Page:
Review: First Comes Love by Emily Griffin

first-comes-loveI’ve read many Emily Giffin books in my time…This was nothing like any of the previous books that I’ve read by her. If you’re looking for some silly lighthearted reading, this isn’t the book I would recommend to you.

I have to admit, I was looking for silly and lighthearted when I picked up this novel…so was a bit disappointed.

This is a hard book to review. Not just because it was different from I expected. I just found it extremely hard to get into. At about 20% I was wishing I hadn’t even started it. I can’t say there was much of anything I was enjoying. I didn’t like the characters. More so, I hated the way they treated one another.

At about 40% – 50% things turned around and I didn’t want to put the book down. However, I can’t stress this enough, I absolutely HATED one of the characters, and as much as I tried to make allowances for her behaviour, I simply could not set my dislike aside. Even as I finished the last page, I still was flabbergasted at an adult acting like she did.

I’m not sure if Griffin meant for me to feel that the character that was presented as the most unsettled and immature, in my opinion, turned out to be more mature than the majority of the others, including the one that was settled, smart, and level-headed. Perhaps it should be noted at this point that everyone that leads a *perfect* life might, in fact, be hiding just how messed up their life really is…and those that seem scattered, and unsettled, might in fact be solid, steady, and perfectly okay.

Yes, the second half of the book is really engaging and you’re invested in the characters, and was well worth the time of the reader…however, I don’t think it should take half a book for things to start being interesting.

The book is really full of some adults that over the process of 15 years seem to revert to selfish children. I don’t feel any of those things ultimately changed at the end of the novel…I wouldn’t want those type of people surrounding me in real life…and sadly, at the end of the day, I didn’t want them surrounding me in my literary life either…

Until next time…
Urania xx

ARC provided by Netgalley for an honest review

Buy it now First Comes Love by Emily Griffin

Review: Devil in Spring by Lisa Kleypas

01-aThe Wallflowers was my first introduction to Lisa Kleypas, then I went on to The Ravenels. Without saying any spoilers, I will say that I highly recommend you reading those before you take a dive into this book. You’ll feel such a stronger connection once you realize who the story is about. Very exciting. She’s a fairly new to me author, so I haven’t had to wait long for this book, but I was no less excited for this story.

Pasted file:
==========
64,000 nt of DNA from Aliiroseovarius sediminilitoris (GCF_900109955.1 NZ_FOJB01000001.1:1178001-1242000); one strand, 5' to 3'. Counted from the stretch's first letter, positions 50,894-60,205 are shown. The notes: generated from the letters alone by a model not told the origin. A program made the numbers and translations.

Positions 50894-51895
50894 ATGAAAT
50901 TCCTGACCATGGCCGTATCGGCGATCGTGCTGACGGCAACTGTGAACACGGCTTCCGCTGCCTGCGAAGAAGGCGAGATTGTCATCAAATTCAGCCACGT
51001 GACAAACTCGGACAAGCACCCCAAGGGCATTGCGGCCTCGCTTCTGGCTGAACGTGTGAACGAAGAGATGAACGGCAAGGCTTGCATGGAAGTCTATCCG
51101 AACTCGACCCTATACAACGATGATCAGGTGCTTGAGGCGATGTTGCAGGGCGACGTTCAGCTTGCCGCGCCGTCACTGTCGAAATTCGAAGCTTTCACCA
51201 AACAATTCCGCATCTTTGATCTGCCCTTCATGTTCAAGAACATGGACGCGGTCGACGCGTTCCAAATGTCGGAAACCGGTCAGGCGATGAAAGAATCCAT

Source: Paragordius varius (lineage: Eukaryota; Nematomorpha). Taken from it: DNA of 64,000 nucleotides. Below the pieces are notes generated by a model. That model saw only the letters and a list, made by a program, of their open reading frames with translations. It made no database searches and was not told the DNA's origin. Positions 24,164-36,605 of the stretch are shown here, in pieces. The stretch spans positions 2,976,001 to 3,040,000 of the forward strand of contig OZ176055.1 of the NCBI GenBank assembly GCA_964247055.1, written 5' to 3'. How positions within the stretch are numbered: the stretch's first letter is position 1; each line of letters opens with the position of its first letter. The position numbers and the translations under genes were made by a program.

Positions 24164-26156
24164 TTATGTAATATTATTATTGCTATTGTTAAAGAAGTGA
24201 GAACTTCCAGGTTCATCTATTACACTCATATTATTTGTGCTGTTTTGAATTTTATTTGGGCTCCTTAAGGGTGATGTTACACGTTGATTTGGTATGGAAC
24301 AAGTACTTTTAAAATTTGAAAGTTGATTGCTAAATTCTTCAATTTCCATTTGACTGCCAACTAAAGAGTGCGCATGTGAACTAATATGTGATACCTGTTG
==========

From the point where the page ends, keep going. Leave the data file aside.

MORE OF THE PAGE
The main thing I like about this book was how different Pandora was. She’s not the usual swooning maiden who’s perfect in all things. She wanted to continue to be who she is and not have it all taken away if she got married. She wanted to maintain her identity and not have it stripped from her. Plus without sounding mean, she was less than “perfect” physically. She there were parts of her that just made her more human in my eyes. Again, there is no perfect person, I hope you understand what I’m trying to say.

Gabriel was major swoon worthy in my eyes. He was smitten almost immediately and was willing to step up to the plate and be the man he needed to be, even if he never wanted this. He was trying to be the honorable man. I love seeing couples in the courting stages. It’s rather sweet. And let me tell you, Gabriel has all the right moves.

“You’re the reason the earth turns and morning follows night. You’re the meaning of primroses and why kissing was invented. You’re the reason my heart beats. God help me, I’m not strong enough to survive without you.”

I LOVED seeing Sebastian St. Vincent. He was just as amazing as he was in his own book. He still loves Evie, even after 30 years together, and it’s a great example for Gabriel. While he hasn’t always made the right decisions, he’s shown him what’s it like to be a good husband and protector. Plus he knows what to say when it’s needed.

“Dangerous creatures, wallflowers. Approach them with the utmost caution. They sit quietly in corners, appearing abandoned and forlorn, when in truth they’re sirens who lure men to their downfall. You won’t even notice the moment she steals the heart right out of your body-and then it’s hers for good. A wallflower never gives your heart back.”

I read that part three times with a silly grin on my face. Truer words never spoken.

And by the way, if the next book is going where I think it’s going, I’ll be barricading myself in my room all release day, just so I can get transported into this magical world that Lisa has created. I recommend you do the same.

~Melpomene